According to the International Harold Tribune, pigeons continue to be used in remote parts of Britain and France to carry blood samples from one location to another.

Thursday, May 1, 2008

PETA Offers $2,000 Reward for Information on Blow-gun Shootings of Pigeons in Seattle

Monday, April 28, 2008 - Page updated at 06:02 PM


This pigeon was photographed in downtown Seattle. The bird is still alive because the dart did not hit any of its vital organs.

PETA offers $2,000 reward for information on blow-gun shootings of pigeons in downtown Seattle
By Sonia Krishnan

Seattle Times staff reporter

People for the Ethical Treatment of Animals announced today it is offering a $2,000 reward for information on one or more shooters involved in impaling pigeons in downtown Seattle with metal darts.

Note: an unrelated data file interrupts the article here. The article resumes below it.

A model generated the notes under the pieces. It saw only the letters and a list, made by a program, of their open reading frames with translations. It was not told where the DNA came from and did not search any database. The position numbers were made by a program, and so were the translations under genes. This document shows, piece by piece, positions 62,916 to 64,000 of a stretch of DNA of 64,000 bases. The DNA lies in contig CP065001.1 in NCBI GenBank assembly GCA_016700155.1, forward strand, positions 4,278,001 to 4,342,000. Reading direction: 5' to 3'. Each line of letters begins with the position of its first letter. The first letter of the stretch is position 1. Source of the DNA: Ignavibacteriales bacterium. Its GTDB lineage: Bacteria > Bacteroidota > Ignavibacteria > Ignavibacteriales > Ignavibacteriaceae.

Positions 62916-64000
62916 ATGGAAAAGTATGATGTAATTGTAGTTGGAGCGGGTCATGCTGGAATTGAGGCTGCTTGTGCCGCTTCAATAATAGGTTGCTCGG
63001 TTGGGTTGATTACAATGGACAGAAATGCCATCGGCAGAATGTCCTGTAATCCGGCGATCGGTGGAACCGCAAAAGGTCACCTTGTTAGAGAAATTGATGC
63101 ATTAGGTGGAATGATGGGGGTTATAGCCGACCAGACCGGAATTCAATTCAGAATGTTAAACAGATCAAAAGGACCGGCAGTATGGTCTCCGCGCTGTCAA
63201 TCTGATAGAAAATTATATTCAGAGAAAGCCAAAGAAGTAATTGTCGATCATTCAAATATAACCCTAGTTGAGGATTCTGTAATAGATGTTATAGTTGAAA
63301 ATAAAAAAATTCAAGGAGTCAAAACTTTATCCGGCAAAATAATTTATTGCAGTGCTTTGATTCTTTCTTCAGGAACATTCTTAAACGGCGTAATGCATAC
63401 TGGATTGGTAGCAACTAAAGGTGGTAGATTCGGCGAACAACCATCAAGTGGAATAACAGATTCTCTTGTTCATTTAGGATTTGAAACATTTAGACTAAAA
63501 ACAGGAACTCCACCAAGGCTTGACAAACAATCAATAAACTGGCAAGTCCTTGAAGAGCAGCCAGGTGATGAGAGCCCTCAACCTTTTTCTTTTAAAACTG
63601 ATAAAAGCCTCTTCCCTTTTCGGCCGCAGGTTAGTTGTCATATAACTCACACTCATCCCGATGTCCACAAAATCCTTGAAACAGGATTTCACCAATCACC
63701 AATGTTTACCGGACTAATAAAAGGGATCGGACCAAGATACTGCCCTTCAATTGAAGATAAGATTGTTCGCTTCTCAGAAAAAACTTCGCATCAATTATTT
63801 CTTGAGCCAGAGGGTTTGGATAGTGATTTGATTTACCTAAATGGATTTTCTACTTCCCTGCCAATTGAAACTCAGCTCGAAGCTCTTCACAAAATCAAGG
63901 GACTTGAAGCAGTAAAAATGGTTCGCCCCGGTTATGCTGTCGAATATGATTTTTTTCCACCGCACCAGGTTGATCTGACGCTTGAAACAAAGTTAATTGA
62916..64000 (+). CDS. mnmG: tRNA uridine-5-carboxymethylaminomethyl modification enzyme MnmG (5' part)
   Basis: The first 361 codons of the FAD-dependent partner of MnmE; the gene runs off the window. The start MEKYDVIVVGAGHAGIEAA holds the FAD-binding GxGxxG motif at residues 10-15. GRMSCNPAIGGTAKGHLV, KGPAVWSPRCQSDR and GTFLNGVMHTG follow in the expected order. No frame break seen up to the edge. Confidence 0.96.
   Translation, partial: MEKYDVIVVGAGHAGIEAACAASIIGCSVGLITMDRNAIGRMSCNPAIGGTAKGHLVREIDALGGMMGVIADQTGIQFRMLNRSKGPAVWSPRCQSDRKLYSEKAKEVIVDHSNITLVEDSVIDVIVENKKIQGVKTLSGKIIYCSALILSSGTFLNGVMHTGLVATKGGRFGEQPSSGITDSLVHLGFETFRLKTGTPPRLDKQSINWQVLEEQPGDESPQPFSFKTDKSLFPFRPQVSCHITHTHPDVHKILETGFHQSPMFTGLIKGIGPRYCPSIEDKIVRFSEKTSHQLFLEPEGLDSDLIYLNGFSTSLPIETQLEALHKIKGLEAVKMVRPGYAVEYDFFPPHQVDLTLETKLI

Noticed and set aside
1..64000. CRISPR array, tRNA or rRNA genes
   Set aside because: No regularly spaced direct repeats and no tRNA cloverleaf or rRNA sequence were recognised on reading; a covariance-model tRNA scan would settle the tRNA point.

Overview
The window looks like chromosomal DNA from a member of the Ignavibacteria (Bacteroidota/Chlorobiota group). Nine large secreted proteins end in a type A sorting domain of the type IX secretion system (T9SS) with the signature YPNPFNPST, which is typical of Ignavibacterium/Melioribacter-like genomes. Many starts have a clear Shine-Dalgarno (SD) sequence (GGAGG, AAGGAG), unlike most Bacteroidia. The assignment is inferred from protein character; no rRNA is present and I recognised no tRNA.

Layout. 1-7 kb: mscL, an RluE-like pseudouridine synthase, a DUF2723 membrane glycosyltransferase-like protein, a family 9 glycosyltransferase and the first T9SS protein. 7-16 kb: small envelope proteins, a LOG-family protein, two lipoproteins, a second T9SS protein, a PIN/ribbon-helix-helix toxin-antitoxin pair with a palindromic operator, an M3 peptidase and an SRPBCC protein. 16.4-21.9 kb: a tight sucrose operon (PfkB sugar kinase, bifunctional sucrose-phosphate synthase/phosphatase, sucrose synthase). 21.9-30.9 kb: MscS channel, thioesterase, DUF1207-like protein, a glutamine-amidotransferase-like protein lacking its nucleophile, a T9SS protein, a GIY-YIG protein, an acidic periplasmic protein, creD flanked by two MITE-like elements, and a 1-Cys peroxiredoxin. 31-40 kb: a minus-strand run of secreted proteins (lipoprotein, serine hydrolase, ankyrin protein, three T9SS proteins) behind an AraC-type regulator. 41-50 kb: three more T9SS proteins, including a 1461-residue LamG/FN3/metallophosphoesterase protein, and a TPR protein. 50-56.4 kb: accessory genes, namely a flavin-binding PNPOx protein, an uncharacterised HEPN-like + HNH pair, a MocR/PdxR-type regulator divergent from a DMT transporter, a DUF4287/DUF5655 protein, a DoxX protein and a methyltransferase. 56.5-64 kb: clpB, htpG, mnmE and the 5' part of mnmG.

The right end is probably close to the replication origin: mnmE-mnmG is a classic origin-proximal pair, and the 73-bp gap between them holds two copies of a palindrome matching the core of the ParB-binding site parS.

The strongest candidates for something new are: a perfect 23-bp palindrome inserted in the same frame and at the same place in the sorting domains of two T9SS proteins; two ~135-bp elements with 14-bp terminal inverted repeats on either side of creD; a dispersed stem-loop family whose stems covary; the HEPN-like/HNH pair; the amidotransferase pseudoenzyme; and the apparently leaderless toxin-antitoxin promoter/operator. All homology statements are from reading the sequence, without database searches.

Several Seattle residents have called PETA in the past two weeks to report seeing three injured pigeons fluttering around with needle-like projectiles — about three to four inches long — piercing their heads, said Tori Perry, cruelty case worker for the Norfolk, Virginia-based organization. The birds were spotted on the 1400 block of Third Avenue and at the corner of Third Avenue and Union Street, she added.

The darts were fired from a blow gun, lodging directly behind the birds' eyes without penetrating their brains, Perry said.

The longer the darts remain, the higher the chance for the injury to get worse and infection to set in, she said. The end result: "a very, very painful death," Perry said.

"This is just a horrifying case," she said. "Someone who would do this to an animal is a short step away from doing this to a human being."

Authorities at the Seattle Animal Shelter said they have also gotten several complaints about the darted pigeons. And, they add, it's been difficult to track and capture the birds to get them proper treatment.

"They are quite athletic, good fliers," said Don Baxter, enforcement supervisor. "They're not hanging around waiting for an officer to get close" and take it to a veterinarian, he said.

Anyone with information is asked to contact the Seattle Animal Shelter at 206-386-7387.

Sonia Krishnan: 206-515-5546 or